Some say that the NBA season truly begins on Christmas, and if that’s the case then Crabbe poured in a career-high 26 points on day two of the regular season, which happened to be against the eventual NBA champion Cleveland Cavaliers.

1.    We see more of the same from Crabbe, which reassures the Cal alum and blossoming talent as a surefire three-point threat. Consistency is key, and over his career, especially in his breakout campaign in 2015-16, Crabbe has demonstrated such from beyond the arc.

2.    You also get a feel for his ability to penetrate the defense and finish inside or at the mid-range area. For this level of three-point shooter, his pump fake would only get better if he’s hitting perimeter shots. This should only open things up for the Nets offense.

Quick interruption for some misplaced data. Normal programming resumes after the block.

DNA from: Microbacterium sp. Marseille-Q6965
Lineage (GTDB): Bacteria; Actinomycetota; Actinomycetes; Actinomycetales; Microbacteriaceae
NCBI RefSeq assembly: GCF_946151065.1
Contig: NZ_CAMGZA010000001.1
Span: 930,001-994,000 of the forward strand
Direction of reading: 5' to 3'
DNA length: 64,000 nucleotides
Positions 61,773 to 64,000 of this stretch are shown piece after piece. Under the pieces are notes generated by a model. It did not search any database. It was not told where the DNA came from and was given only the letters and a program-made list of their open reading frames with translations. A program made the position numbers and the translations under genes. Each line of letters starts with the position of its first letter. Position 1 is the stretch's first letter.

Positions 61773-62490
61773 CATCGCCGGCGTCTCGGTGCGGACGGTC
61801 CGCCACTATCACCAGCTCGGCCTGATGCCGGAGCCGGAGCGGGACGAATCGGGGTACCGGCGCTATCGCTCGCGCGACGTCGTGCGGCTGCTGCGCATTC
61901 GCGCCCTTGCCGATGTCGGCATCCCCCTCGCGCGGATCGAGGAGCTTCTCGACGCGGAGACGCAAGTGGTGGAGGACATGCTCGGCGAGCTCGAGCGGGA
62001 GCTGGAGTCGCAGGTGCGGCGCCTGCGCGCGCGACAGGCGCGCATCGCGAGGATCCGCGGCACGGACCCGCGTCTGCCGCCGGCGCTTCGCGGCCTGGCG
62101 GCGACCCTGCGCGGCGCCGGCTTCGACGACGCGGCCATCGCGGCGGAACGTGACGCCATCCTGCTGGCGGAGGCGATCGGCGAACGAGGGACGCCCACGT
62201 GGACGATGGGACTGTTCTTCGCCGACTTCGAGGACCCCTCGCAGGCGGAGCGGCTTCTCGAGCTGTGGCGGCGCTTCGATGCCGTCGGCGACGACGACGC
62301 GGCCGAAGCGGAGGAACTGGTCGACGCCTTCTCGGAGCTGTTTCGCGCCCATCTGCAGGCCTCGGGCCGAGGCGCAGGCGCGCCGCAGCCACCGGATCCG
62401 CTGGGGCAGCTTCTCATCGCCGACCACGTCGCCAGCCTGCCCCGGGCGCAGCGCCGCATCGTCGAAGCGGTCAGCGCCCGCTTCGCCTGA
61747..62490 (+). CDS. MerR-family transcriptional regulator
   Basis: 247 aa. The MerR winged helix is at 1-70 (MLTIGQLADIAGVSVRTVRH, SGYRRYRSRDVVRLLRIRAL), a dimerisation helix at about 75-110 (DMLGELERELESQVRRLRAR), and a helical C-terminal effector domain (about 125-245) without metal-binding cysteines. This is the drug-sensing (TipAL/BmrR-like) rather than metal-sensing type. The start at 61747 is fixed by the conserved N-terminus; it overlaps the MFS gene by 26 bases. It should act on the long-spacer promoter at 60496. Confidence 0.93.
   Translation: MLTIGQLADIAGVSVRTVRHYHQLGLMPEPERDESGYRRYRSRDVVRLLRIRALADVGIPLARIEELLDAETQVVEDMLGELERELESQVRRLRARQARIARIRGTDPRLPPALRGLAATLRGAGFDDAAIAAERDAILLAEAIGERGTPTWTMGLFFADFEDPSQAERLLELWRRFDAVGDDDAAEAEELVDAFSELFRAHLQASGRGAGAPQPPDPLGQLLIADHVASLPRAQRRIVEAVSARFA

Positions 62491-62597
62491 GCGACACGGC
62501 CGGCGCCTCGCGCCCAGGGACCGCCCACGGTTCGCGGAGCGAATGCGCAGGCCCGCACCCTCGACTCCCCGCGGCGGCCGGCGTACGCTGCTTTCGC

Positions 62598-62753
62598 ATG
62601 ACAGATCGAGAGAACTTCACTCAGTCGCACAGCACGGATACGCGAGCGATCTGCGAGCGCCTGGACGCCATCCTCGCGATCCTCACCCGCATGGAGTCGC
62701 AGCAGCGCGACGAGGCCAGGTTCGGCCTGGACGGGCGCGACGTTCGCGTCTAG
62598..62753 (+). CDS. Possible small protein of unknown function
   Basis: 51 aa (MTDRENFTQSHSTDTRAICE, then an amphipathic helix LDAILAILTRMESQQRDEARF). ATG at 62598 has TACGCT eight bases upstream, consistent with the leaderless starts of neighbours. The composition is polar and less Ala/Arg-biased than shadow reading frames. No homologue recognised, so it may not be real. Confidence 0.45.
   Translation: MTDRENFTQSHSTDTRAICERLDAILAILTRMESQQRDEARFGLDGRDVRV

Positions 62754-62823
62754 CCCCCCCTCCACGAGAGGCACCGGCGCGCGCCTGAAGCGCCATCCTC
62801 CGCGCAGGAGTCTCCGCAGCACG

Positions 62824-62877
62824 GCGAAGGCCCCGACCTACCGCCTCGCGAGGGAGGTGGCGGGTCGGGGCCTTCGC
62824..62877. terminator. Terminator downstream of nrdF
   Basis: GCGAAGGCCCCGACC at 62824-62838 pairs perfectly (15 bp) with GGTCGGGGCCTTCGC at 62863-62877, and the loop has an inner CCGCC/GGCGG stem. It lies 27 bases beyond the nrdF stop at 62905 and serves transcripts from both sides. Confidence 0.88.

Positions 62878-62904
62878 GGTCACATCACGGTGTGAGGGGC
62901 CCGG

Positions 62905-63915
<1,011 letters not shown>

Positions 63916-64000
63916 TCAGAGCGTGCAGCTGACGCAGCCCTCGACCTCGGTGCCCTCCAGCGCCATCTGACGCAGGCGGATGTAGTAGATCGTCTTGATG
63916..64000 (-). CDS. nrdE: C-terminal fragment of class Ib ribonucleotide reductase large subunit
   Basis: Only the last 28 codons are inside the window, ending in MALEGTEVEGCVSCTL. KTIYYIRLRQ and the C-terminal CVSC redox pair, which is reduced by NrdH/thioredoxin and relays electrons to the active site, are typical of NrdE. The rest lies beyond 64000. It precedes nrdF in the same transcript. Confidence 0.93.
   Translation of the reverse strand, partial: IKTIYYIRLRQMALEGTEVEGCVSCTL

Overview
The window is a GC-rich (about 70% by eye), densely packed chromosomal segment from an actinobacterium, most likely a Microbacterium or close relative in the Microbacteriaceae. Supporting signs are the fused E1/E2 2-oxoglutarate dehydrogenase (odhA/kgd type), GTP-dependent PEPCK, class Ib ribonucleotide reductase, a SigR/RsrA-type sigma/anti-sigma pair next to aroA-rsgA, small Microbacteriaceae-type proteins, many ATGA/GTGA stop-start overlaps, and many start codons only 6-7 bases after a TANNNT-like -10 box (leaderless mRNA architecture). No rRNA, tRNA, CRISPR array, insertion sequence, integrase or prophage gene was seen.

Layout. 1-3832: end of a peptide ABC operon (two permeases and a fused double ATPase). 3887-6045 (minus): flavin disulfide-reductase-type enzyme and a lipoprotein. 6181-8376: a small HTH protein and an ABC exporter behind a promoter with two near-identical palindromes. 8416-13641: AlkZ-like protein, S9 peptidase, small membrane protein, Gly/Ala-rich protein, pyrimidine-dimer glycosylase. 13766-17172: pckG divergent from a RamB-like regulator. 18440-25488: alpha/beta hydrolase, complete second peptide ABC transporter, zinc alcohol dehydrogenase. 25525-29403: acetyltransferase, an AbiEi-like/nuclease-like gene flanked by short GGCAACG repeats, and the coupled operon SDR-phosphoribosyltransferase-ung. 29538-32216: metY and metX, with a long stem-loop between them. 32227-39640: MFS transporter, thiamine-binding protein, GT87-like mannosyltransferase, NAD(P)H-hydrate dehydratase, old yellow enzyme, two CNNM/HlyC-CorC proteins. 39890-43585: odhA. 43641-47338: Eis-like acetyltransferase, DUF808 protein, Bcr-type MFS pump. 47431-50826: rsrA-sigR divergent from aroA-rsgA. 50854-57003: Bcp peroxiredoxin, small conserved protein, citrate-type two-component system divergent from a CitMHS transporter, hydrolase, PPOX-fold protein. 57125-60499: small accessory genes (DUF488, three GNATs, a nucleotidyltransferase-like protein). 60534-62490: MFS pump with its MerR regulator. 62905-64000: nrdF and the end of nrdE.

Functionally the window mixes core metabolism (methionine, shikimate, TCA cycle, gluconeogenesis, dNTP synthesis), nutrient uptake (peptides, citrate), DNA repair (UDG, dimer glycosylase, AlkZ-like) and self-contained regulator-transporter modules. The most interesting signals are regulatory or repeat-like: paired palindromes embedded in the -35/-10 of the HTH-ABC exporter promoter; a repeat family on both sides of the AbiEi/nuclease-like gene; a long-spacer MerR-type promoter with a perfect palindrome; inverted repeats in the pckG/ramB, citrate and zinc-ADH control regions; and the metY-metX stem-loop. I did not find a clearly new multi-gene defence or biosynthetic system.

As previously alluded to, Crabbe has a reputation as a quality defensive player, and we get a couple more glimpses of this in an early season match-up against Detroit.

1.    At 6’6, 210 pounds, Crabbe has the prototypical size for a two-guard, with a frame that could match-up to any guard and plenty of small forwards in this league. In the very beginning of the video he expertly defends 6’8, 245 pound Stanley Johnson in the post, even blocking his shot. Will he do this to every two or three in the league? Not necessarily. But he’s a willing defender and can provide a bothersome time for post-up offensive twos and threes.